INTRO: Miniatures at the Philadelphia Flower Show

Each year, the Philadelphia Convention Center is transformed into a garden paradise when the International Philadelphia Flower Show (which everyone here calls simply the Flower Show) opens. During the show, which runs for a week in March, you will find dozens of people in line each day waiting for a chance to see the display of scale miniature gardens. I will be documenting my entry in this year’s miniature setting display.

The theme this year is “Hawaii”  which should be easy to do, or so you might think. There are indoor settings and outdoor setting, 6 of each. I “volunteered” to do an indoor setting because everyone else, dreaming of palm trees and orchids I guess, wanted the outdoor category. I did an outdoor setting last year (see Jules Verne’s garden here or see a few of the images below) but an indoor room is particularly challenging for Hawaii. All the spectacular concepts I could conjure (crashing waves on pristine seashores, lava-spewing volcanos with shocking green plants contrasted with the black ground) are outdoor ones. And who wants to be indoors in Hawaii???

So I thought of something we did indoors when we visited Hawaii and the idea of creating a miniature version of some of the rooms in the Bishop Museum in Honolulu came to me. I was most interested in the exhibits on ancient Hawaiian culture (I am an anthropologist, by the way, and have worked in a museum) and while the Bishop Museum has recently renovated its exhibits, I thought I could focus on topics I was interested in rather than on replicating the actual museum. So, I will be creating a few rooms of a (fictitious) museum of Hawaiian Culture, with a focus on plant lore and mythology.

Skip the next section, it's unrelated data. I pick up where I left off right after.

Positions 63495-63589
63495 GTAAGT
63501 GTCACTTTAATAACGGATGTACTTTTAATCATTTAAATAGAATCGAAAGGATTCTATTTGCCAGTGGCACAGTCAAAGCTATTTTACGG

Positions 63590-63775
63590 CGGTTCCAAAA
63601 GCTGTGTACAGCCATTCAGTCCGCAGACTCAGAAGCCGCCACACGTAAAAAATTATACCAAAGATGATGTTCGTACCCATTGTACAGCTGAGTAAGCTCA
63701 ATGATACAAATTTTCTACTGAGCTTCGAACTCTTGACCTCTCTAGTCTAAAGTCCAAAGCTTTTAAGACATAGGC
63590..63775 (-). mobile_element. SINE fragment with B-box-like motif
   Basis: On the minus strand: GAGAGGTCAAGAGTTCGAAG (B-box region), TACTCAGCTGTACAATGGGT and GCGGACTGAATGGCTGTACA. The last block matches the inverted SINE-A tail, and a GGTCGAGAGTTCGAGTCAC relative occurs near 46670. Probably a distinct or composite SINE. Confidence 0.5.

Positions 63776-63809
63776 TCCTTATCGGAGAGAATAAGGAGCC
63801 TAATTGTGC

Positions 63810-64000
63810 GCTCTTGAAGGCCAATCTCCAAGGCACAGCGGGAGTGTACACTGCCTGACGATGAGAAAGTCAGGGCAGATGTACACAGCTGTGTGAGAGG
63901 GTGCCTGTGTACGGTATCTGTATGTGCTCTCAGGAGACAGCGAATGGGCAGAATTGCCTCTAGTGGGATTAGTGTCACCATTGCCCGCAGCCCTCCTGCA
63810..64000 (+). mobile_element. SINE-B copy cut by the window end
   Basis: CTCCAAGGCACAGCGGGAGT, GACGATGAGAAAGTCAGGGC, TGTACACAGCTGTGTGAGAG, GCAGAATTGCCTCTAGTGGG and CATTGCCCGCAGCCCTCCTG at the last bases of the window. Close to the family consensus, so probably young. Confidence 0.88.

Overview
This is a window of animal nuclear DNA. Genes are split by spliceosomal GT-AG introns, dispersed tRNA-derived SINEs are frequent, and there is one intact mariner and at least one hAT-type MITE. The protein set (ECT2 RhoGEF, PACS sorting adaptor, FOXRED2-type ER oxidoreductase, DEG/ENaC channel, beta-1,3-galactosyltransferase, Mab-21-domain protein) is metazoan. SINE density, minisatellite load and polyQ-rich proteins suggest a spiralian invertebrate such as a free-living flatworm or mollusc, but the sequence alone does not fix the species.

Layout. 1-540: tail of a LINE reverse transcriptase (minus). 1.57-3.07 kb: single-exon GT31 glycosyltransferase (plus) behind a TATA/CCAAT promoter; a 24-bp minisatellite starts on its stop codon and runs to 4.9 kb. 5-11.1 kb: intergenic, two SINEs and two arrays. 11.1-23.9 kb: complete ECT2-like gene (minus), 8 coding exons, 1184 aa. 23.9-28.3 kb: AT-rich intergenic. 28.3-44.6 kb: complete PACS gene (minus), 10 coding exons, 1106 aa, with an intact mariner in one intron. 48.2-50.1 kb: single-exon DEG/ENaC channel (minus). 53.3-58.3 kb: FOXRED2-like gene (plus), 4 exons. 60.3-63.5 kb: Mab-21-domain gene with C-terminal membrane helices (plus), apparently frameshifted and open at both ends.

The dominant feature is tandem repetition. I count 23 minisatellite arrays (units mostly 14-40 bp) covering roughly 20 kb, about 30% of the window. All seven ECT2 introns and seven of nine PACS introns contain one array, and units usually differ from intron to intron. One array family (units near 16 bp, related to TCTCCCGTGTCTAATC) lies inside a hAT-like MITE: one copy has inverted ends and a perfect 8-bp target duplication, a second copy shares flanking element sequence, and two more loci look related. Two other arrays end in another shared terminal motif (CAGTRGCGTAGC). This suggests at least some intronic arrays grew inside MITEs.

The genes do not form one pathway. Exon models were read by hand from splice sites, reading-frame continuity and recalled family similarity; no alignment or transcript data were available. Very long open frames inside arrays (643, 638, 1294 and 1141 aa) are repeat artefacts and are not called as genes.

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3 comments

  1. A few years ago I assisted 2 women from a garden club who were making a mini scene at the Flower Show. They knew nothing about miniatures & scale, so I helped them with that. Then they needed a pinata, mexican bowls and some food for their “fiesta scene”. I made the items from FIMO. I’d love to do a scene myself, but it is too big a challenge. Good luck!

    • Thanks, Susan, for the encouragement. I imagine I will have FIMO permanently stuck under my fingernails for months after I am done making the museum artifacts from it.

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